South Africa : Pharmacists Now Allowed To Prescribe HIV/TB Medicines

South Africa has made a step forward in the fight against HIV with the implementation of the Pharmacist Initiated Management of Antiretroviral Therapy.
South Africa

HIV and AIDS is one of the major challenges facing South Africa. With an estimated 7.6 million persons infected (as at 2022), the country is home to the largest number of persons living with HIV worldwide.

Approximately 1 in every 5 women aged between 15-49 and 12.1% of men in the same age group are living with the virus.

Despite the nation’s fundamental wins such as decreased rates of infection and reduced deaths due to the disease, there is still room for improvement.

The ART treatment coverage for example, at 73.1% still sits below UNAIDS target of 95% of those diagnosed. This means that 1 in every 4 persons living with HIV has not been started on anti-retroviral therapy.

What is PIMART?

Pharmacists traditionally have played a pivotal role in the fight against HIV and AIDS. Including ensuring efficient supplies of ART medicines, establishing and improving adherence as well as monitoring adverse drug reactions.

PIMART is expected to expand this role.

PIMART stands for Pharmacist Initiated Management of Antiretroviral Therapy and is an approach where pharmacists-through supplementary training, are allowed to test for HIV and dispense first-line treatment.

The overall goal of this initiative is to improve testing and access to ARVs and TB therapy. In essence improving treatment coverage. This strategy is expected to increase life expectancy of Persons Living with HIV (PLWHA), improve viral suppression and reduce new infections.

READ ALSO: News MSF blames ViiV Healthcare for delaying access to new life-changing HIV medicine in vulnerable regions (

What happened?

The South African Pharmacy Council (SAPC), which regulates the profession in the country, has been spearheading registration and issuance of the permits related to PIMART supplementary training.

In 2021, PIMART was gazetted and incorporated into the country’s Rules of Good Pharmacy Practice but was met with opposition from general medical practitioner interest groups. Their position was clear; pharmacists were not qualified to initiate antiretroviral therapy.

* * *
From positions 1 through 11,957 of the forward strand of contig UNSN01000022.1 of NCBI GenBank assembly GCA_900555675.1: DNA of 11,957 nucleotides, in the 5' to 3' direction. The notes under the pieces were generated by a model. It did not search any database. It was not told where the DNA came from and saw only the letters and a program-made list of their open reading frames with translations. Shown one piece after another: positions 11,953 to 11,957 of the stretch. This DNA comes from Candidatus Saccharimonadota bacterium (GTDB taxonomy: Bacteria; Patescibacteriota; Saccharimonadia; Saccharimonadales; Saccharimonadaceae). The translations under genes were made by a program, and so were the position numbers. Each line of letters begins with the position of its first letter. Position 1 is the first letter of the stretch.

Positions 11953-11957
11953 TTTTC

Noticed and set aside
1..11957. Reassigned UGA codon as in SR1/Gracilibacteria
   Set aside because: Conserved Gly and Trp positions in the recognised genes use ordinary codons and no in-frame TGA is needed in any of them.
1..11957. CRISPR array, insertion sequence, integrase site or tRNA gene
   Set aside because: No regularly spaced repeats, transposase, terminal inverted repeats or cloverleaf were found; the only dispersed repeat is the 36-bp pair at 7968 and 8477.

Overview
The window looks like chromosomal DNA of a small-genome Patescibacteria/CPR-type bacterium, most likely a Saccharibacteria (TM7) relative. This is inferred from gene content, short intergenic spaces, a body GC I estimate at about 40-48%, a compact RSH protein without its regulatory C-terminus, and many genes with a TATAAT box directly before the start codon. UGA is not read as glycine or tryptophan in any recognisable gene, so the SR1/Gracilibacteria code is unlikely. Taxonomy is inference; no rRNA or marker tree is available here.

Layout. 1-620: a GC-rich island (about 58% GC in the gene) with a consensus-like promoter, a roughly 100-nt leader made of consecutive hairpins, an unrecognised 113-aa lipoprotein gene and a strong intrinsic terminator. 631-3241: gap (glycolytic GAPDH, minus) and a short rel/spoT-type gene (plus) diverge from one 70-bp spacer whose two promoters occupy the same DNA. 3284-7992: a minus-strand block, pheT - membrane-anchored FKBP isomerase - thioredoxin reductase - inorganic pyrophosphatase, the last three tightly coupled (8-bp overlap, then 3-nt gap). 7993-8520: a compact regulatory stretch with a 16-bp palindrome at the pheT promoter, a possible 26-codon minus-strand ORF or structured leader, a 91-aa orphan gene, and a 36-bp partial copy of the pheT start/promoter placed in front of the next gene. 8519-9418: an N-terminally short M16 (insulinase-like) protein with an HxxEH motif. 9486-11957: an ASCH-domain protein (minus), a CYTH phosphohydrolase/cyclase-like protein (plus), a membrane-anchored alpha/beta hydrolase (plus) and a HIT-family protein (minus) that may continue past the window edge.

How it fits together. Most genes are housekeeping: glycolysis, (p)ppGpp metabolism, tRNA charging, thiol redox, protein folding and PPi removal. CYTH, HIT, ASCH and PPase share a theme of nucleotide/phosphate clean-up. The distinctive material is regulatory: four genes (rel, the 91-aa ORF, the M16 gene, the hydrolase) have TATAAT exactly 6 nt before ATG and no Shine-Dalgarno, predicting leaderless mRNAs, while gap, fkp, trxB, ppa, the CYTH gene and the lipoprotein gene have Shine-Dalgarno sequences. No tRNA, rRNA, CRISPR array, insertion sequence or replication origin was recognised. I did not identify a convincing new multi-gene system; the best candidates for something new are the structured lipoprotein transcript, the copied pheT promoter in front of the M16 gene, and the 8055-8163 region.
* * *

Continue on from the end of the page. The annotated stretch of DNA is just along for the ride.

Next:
Later in February 2022, the Independent Practitioner Association (IPA) Foundation, a doctor’s association, moved to court seeking to halt SAPC’s decision to implement PIMART.

In their reasoning, the initiative was encroaching into the medical practitioners’ scope of work and this was against the law.

SAPC held firmly that the application from this doctors’ group should be dismissed for the benefit of the people of South Africa.

What was said?

Pretoria High Court Judge Elmarie van der Schyff, in her ruling, duly dismissed the doctors’ application noting that she didn’t see any contravention to the current legislation.

In fact, she acknowledged the value of the programme and how it was consistent with the World Health Organization’s vision to promote widely accessible primary healthcare.

“The untapped value of pharmacists in fighting HIV was emphasized by the efficient role pharmacies played in meeting healthcare needs and providing healthcare services during the Covid-19 pandemic,”

High Court Judge Elmarie van der Schyff

“The need to widen access to first line ART and TPT (TB-Preventive Therapy) on a community level is not a figment of SAPC’s imagination, but a dire need that is also evidenced in other countries.”

What’s more

“Pharmacists and doctors operate in distinct and separate professional domains, the boundaries of which are closely guarded and some tension exists … IPA’s objection to PIMART seems to be rooted, partially at least, in this professional tension. This is evidenced by its fear that the decision to implement PIMART might ‘open the floodgates’ and ‘pave the way for pharmacists to ultimately treat and prescribe other schedule 4 drugs in respect of acute illnesses.” she added.

See full judgement here

Bigger Picture

The fight against the scourge of HIV and AIDS is a daunting one and it is vital to have all hands on deck.

Noting that pharmacies in Africa are majorly the first point of contact for primary health care, it is important to leverage on pharmacists to increase treatment coverage with ART.

As the judge stated, South Africa should serve as an example to more countries in the region to adopt the same strategy.

Did you find this informative? Subscribe

Translate »